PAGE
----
X Factor host Dermot O’Leary was the latest titan of chat to step onto the wobbly set of ITV’s The Nightly Show. And if he didn’t quite soar as high as the top of Simon Cowell’s trousers, things at least didn’t go the full Jedward. This was a decent turn from a likeable presenter negotiating a fundamentally broken format.
Not that the newbie got off to an especially auspicious start. A piano player was given distracting prominence on stage and seemed to think it his job to overshadow his boss with wonky jazz-pop arrangements (what, moreover, possessed him to hammer out the intro to I Don’t Like Mondays when the booming subtext of the episode was to insist that we all enjoy Mondays very much?).
Also a mistake was persisting with the American talk show blueprint – a format which, with each passing instalment of The Nightly Show, is becoming ever clearer ITV simply cannot pull off.
So where Jimmy Kimmel or Seth Meyers might have delivered devastatingly insightful critiques of ongoing news events, O’Leary’s opening monologue found him sharing a picture of a baby who looked like Ed Sheeran and an interview in which a footballer thanked his wife AND girlfriend. You know – the one you’ve already seen 400 times on Facebook.
Bargain basement production values didn’t help (the set looks as if it was cobbled together from spare plywood in 20 minutes) while it is clear that someone high-up has insisted on all-you-can-eat qualities of “wacky” banter.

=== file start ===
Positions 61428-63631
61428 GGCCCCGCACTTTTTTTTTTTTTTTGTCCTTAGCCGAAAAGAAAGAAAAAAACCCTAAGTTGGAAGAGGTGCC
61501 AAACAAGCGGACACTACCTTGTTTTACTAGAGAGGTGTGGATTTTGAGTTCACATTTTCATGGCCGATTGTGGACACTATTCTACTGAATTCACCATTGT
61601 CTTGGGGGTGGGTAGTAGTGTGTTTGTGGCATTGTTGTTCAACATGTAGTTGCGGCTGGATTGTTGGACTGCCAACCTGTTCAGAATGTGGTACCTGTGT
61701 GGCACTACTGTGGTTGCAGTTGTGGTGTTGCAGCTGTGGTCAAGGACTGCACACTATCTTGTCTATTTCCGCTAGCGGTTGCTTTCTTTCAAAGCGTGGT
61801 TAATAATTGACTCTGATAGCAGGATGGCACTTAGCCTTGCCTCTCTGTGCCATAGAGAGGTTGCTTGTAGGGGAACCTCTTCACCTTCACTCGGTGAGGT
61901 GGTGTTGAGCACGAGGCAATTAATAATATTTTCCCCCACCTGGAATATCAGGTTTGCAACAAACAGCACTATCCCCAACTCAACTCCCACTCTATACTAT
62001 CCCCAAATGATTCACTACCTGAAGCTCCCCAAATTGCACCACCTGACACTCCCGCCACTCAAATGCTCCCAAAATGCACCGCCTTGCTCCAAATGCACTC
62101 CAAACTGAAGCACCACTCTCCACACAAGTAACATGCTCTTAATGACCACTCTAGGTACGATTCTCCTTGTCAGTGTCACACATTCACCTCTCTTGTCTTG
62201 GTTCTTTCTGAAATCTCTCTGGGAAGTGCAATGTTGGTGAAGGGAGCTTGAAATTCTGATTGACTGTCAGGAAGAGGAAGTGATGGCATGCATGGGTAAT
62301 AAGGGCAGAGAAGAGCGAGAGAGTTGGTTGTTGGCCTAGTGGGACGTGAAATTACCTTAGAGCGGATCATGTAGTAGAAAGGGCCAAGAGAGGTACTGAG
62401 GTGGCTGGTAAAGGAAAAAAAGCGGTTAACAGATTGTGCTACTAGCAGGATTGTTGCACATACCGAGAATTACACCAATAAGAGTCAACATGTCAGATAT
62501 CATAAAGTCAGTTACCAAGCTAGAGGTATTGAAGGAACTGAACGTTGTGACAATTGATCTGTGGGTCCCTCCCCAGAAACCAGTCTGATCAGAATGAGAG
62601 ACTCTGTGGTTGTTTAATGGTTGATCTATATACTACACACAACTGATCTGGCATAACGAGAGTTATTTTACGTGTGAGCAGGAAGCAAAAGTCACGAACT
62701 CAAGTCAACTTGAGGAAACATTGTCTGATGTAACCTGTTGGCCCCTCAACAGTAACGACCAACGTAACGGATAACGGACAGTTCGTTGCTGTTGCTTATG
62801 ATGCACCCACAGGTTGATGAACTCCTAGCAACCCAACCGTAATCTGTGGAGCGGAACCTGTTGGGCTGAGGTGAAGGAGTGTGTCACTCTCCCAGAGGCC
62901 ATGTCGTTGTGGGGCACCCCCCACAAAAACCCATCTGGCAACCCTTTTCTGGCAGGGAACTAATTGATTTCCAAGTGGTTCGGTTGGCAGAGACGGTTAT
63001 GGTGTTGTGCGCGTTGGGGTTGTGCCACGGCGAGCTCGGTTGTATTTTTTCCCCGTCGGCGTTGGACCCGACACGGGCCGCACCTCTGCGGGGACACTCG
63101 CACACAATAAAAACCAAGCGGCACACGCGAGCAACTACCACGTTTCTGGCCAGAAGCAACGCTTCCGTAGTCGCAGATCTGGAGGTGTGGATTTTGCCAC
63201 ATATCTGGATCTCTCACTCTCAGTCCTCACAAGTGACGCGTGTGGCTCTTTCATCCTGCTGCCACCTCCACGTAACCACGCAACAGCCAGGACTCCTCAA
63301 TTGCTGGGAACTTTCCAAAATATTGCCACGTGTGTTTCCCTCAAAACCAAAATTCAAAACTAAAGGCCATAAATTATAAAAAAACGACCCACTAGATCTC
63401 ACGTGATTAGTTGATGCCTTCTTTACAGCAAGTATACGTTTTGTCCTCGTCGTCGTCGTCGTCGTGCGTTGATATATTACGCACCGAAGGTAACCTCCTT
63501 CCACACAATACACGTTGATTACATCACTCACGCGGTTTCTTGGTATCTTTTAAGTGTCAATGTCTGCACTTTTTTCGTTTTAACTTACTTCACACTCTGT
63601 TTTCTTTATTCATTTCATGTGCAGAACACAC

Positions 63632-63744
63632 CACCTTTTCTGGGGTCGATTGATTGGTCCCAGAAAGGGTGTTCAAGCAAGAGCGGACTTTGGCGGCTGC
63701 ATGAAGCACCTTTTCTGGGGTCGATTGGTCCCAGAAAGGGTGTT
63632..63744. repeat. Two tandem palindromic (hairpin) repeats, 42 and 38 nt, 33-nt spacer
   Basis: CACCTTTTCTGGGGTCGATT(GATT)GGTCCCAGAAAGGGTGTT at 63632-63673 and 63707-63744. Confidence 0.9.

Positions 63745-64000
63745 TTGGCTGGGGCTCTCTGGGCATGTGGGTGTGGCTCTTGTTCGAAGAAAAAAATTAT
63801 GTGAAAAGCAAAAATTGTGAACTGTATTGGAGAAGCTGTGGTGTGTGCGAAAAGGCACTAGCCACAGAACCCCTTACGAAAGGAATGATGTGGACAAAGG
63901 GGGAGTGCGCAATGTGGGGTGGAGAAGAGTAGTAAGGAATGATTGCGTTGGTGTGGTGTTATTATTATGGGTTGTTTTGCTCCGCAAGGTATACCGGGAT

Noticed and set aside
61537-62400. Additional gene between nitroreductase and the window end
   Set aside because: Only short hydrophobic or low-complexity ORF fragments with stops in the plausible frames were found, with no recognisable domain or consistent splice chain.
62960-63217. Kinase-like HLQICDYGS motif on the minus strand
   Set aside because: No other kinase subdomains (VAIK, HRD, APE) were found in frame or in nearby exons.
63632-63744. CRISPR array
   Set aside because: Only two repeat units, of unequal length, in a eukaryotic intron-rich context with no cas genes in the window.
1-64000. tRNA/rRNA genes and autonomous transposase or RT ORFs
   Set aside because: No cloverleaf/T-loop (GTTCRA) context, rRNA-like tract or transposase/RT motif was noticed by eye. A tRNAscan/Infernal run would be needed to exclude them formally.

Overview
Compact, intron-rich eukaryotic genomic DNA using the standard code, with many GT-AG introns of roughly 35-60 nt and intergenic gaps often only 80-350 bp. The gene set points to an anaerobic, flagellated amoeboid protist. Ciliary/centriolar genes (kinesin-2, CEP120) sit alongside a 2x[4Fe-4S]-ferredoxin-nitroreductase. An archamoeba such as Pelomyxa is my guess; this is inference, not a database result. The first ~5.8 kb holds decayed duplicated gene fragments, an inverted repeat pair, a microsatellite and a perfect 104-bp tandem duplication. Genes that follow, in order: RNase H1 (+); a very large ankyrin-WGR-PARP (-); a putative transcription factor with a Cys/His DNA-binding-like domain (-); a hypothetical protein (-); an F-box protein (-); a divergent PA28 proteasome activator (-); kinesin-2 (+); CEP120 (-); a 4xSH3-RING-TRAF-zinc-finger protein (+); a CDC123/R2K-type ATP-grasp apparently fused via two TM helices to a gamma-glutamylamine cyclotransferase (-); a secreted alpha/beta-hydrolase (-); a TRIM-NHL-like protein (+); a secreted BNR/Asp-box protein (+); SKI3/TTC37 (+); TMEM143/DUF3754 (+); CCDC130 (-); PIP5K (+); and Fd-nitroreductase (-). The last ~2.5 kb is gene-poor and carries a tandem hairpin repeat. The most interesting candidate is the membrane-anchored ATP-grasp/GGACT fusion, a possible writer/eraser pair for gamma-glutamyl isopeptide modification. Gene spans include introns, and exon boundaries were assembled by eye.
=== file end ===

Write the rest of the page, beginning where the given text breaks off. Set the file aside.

Yet to his credit O’Leary pulled the 30 minute broadcast out of its tail-spin just as it seemed set to crash and burn. The contrast with flapping, rictus-grinning week one host David Walliams and his jumpy follow-up John Bishop would not have been more profound (though Nightly Show connoisseurs will tell you O’Leary’s vivacious predecessor Davina McCall remains the stand-out presenter).
On X Factor O’Leary skates by on glazed charm and that same unrelenting perkiness rode to his rescue here. No, comedian Catherine Tate wasn’t an especially riveting interviewee. However, O’Leary was so good at pretending to be dazzled by a canned anecdote about her television shopping addiction that it didn’t matter.
His super-human cheer proved even more crucial with the arrival of a garrulous Ruby Wax. She terrified Tate to the point that the English comedian started speaking in a broad New York accent just so Wax would leave her alone (for some reason it worked). Wax, meanwhile, flitted between uproarious and chilling as she recounted her interview 17 years previously with Donald Trump.
In a surreally prescient clip we saw her struggling to contain her mirth as the tangerine tycoon outlined his wish to one day run for president. Now Trump’s feverish pipe dreams have become reality and the world is forced to reckon with the consequences. At ITV, staff must be thinking the same about whoever commissioned The Nightly Show.
The aggressively amiable O’Leary came close to scraping through with dignity unbesmirched. But will turbo-charged effusiveness alone carry him through the remainder of his hosting duties? Don’t count on it. To paraphrase his X-Factor bestie Cowell, ITV has “invented a new form of torture”. How long before The Nightly Show is voted off and news anchor Tom Bradby is returned to his 10pm headliner slot?